My father passed away five years ago at the decent age of 79. With the passing of time, it becomes easier for me to consider the last years of his life.

Like many people, he was healthy up to a number of years before he died, but overnight his quality of life plummeted dreadfully.

At seventy-five, this fit man who was a daily walker (of 5 to 10 miles), suffered a heart attack and underwent an emergency triple bypass, which we hoped would lead to a reasonably rapid recovery. I looked forward to being able to walk with him again on Killiney Hill or the nearby beach, which were our favourite walks in South Dublin.

It didn’t work out that way.

Complications associated with an acute disease, diabetes, ensured his final years were not years of joy, surrounded by family and grandchildren – the type of old age we all imagine we will enjoy.

His were years of ill-health, faltering recoveries, incapacity and ultimately pain, due to poor blood circulation induced by diabetes.

As getting old is inevitable and happens quicker than we think, looking back at the end of my own Dad’s life has prompted me to look forward to the end of mine.

What will it be like? What sort of society will we live in by the time I reach my ripe old age?

How many other oldies like myself will be knocking around? Will I be in slippers, beside the fire, chatting to grandchildren, surrounded by loving family or will I be alone?

Will I be rotund, corpulent and content or will I be raging against time, trying to run marathons, looking like a hyperactive raisin in Lycra cycling like a demon up the Sally Gap in Co Wicklow, trying to prove something?

These are considerations which all of us will face in our own way at some stage in our lives.

In the past, the need to reflect on these issues was not so acute because lots of us more or less ‘dropped dead’. My grandfather dropped dead at 50-odd, when my father was 15. That was the way it was.

But this is no longer so likely as the demographics of our society change dramatically in the 21st century.

The medical difference between my father’s time and his father’s was that in my grandfather’s lifetime – the 50 years from 1900 to 1950 – life expectancy increased dramatically.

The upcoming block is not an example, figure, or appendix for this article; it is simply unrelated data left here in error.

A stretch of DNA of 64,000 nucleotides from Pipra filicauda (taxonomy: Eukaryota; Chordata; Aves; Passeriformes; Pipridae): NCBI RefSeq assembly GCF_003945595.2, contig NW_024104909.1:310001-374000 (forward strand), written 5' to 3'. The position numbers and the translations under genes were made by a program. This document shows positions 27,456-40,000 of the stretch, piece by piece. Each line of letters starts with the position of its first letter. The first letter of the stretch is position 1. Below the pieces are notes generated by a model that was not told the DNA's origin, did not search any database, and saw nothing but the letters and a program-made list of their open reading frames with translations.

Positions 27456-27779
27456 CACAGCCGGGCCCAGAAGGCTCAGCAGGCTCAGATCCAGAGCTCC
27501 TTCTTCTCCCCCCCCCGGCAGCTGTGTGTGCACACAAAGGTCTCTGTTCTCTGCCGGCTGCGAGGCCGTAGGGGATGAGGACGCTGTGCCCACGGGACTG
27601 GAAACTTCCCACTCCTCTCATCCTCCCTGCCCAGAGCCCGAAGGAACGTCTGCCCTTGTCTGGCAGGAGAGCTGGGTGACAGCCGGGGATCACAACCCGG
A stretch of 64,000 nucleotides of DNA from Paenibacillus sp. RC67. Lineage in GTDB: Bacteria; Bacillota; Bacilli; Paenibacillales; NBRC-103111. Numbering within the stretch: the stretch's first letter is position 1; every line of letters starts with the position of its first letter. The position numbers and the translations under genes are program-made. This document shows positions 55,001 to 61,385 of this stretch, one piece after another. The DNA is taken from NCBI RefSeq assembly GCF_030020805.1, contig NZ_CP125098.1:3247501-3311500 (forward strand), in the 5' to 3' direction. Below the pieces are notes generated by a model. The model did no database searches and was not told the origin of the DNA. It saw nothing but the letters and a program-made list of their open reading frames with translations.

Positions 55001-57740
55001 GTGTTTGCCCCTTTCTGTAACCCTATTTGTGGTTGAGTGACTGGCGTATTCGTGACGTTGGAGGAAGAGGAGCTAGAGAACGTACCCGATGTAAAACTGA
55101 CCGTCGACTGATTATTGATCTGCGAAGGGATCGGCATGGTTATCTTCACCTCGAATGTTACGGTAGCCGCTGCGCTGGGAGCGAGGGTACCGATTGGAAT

Vaccines, antibiotics and better medical care saved children from premature death and effectively treated infections. This was the case all over the western world. Once cured, people who had been sick largely returned to their normal, healthy lives without disabilities.

In my father’s adult lifetime, since the mid 1950s, increases in longevity have been achieved mainly by extending the lives of people over 60.

In 1961, there were 315,000 people aged 65 or over in the Republic of Ireland. At the 2011 census, there were 535,393, an increase of 70pc. This trend of an ever-ageing population continues today.

While the young population (0-14 years) was higher than the old population in 2011 – with 976,600 compared with 531,600 – this trend is set to change drastically in the decades ahead.

The switch-over from young to old is expected to start in 2036. This gap will move ever wider by 2046 when there could be 561,000 more older people than younger people in Ireland.

Even by 2021 (which is only seven years away) the number of elderly people in Ireland will have grown by 200,000 from the 2011 figure.

According to the Central Statistics Office (CSO) projections, based on estimates of fertility and mortality rates, the population could reach 6.4 million by 2046.

The numbers over 65 will reach 1.4 million by 2046. This older group will make up 22pc of the total population, compared with 11.6pc of the population today. I will be one of them.

While the number of children at primary school age will rise by up to 100,300 by 2021, the over-80s population will rise from 128,000 in 2011 to between 470,000 and 484,000 in 2046. In Ireland, by 2046 there could be up to more than half a million older people than younger people.

Male life expectancy has increased from 57.4 years in 1926 to 77.9 years in 2010, a gain of 20.5 years over the 84-year period; while females have seen a gain of 24.8 years – from 57.9 to 82.7.

This stretching out of life will continue as so much of modern medicine is focused on prolonging our time here.

There are all sorts of new genetic advances that will come on the market in the next few years, all of which are aimed at retarding the ageing process.

However, what if we aren’t really slowing the ageing process so much as slowing down the dying process?

And what will be the purpose of that? And at what stage do we say stop?

Typically, economics columns, when discussing the elderly, refer to the financial costs of an ageing population, about pensions and whether enough money has been set aside to provide for the old.

Economics conferences on demography host discussions about whether we should encourage emigration to supplement our falling population.

Yet over the coming years, we will realise that these concerns are the least of our worries.

The consequences of slowing down the dying process will lead to some of the most pressing moral dilemmas faced by our society – where the right to die will become as contentious as the right to life.

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